Boston Matrix: a tool of product portfolio analysis that classifies products according to the market share of the product and the rate of growth of the market in which the product is sold
Product life cycle: the stages that a product passes through during its lifetime – development, introduction, growth, maturity and decline
Extension Strategies: methods used to lengthen the life cycle of a product by preventing or delaying it from reaching the decline stage of the product life cycle

Using the marketing mix: promotion
Promotion: the process of communicating with customers or potential customers
Promotional mix: the coordination of the various methods of promotion in order to achieve overall marketing targets
Public relations: gaining favourable publicity through the media
Branding: the process of differentiating a product or service from its competitors through the name, sign, symbol, design or slogan linked to that product or service
Merchandising: attempts to persuade customers to take action at the point of sale
Sales promotions: short-term incentives used to persuade consumers to buy a particular product
Direct selling: the process of communicating to the individual consumer through an appropriate form of communication
Advertising: the process of communicating with customers or potential customers through specific media
Cost per thousand: an indicator used commonly in the advertising industry to assess and compare the expense of different forms of promotion

Using the marketing mix: Pricing
Pricing strategies: approaches adopted in order to achieve marketing objectives
Price skimming: a strategy in which a high price is set to yield a high profit margin
Penetration pricing: a strategy in which low prices are set to break into a market or to achieve a sudden spurt in market share
Price leadership: a strategy in which a large company sets a market price that smaller firms will tend to follow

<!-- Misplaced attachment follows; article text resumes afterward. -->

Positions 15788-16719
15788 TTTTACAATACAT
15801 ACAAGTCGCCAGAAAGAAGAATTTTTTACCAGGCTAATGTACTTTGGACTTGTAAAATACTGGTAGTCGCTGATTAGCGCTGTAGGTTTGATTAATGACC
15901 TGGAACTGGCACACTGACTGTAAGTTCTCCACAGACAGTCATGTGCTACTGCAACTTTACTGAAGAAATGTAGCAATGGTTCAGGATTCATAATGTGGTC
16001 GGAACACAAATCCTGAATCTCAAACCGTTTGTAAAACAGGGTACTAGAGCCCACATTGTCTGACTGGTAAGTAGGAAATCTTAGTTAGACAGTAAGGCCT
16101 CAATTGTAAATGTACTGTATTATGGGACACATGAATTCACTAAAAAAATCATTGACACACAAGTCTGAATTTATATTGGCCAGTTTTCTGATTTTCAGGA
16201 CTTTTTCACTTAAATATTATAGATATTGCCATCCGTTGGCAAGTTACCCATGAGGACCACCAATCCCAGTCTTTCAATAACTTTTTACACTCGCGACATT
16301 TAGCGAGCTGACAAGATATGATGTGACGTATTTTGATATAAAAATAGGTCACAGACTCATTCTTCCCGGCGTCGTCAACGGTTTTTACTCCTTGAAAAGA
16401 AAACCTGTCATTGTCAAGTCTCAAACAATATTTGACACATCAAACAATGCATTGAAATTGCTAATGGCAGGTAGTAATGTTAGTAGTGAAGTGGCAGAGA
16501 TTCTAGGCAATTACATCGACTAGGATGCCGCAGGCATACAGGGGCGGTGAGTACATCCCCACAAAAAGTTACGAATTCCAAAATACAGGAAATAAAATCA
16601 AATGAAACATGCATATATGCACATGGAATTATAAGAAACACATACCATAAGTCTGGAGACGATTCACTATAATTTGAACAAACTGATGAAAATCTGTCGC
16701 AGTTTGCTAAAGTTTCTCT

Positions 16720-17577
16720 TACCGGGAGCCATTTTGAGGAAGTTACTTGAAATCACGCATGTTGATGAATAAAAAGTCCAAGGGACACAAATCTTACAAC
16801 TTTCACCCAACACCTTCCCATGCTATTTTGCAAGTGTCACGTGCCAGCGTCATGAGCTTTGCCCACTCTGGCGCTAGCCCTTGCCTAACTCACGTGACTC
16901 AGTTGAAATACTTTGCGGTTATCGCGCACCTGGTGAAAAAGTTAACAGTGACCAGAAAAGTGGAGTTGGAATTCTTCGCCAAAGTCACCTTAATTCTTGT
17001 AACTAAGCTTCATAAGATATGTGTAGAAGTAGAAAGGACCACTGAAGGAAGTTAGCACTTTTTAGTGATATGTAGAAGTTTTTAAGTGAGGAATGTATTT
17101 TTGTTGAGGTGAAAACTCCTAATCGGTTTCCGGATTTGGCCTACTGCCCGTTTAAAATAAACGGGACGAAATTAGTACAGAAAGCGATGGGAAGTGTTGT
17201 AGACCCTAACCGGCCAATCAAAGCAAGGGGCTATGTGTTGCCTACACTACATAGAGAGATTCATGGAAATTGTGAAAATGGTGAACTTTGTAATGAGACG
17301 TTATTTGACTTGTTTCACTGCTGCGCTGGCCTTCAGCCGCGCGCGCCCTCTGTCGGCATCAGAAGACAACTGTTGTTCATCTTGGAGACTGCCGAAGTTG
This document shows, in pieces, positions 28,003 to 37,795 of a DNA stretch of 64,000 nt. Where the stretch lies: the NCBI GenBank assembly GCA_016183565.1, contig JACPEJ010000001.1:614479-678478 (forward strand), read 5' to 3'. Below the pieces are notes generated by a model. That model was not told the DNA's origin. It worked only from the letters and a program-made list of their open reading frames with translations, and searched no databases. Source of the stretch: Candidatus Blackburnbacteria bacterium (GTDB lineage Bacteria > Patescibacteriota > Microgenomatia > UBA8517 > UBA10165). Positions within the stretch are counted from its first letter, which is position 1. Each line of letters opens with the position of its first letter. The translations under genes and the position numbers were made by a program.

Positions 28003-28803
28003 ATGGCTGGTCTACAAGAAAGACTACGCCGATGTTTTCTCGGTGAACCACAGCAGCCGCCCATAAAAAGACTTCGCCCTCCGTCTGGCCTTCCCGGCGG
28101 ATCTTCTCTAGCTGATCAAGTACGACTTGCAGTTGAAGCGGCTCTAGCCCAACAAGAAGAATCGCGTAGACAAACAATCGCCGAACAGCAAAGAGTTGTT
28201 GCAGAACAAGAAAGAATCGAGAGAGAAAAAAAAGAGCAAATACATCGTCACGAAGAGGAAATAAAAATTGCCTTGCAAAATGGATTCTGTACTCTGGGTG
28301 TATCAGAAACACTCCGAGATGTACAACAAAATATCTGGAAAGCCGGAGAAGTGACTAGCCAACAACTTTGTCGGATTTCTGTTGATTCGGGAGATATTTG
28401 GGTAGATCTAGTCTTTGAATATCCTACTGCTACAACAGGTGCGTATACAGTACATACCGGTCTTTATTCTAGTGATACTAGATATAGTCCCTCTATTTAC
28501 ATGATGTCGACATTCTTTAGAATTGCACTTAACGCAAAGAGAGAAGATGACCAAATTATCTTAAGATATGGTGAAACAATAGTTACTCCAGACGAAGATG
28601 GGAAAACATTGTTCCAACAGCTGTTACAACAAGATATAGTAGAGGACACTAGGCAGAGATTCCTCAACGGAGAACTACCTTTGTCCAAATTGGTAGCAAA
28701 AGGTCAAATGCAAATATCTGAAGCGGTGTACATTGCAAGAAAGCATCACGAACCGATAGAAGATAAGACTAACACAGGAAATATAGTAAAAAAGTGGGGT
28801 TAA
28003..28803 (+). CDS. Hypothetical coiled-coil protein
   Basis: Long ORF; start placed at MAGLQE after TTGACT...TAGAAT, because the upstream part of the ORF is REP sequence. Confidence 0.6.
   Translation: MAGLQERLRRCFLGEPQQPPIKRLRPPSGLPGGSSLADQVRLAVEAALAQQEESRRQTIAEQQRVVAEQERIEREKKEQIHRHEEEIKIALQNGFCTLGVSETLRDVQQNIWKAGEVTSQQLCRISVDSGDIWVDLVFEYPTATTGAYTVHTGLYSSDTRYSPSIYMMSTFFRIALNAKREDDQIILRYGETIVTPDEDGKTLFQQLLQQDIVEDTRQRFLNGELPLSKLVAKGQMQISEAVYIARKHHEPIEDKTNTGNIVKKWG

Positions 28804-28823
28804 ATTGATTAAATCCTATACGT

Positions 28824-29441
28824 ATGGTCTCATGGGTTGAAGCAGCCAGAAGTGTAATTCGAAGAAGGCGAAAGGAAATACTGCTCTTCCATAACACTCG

Price taking: a strategy in which a small firm follows the price set by a price leader
Predator pricing: a strategy in which a firm sets very low prices in order to drive other firms out the market
Pricing tactics: pricing approach or techniques used in the short term to achieve specific objectives
Loss leadership: a tactic in which a firm sets a low price for its products in order to encourage consumers to buy other products that provide profit for the firm
Psychological pricing: a tactic intended to give the impression of value
Price elasticity of demand: the responsiveness of a change in the quantity demanded of a good or service to a change in price

Using the marketing mix: Location
Distribution channels: channels or routes through which a product passes in moving from the manufacturer to the consumer

Marketing and competiveness
Market: a place where buyers and sellers come together
Monopoly: in theory, a single producer in a market, but in practice a firm with a market share of 25%or more
Oligopoly: a market dominated by a small number of large businesses, known as oligopolists
Cartel: a group of firms that come together to agree price and output levels in an industry
Cartel: a group of firms that come together to agree price and output levels in an industry
Monopolistic competition: where a large number of firms are competing in a market, each having enough product differentiation to achieve a degree of monopoly power and therefore some control over the price they charge
Perfect competition: where there is a large number of sellers and buyers, all of which are too small to influence the price of the product
Competitiveness: the ability of businesses to sell their products successfully in the market in which they are based
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TSR Jessica
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Sorry you've not had any responses about this. Are you sure you’ve posted in the right place? Posting in the specific Study Help forum should help get responses.

I'm going to quote in Puddles the Monkey now so she can move your thread to the right place if it's needed. :yy: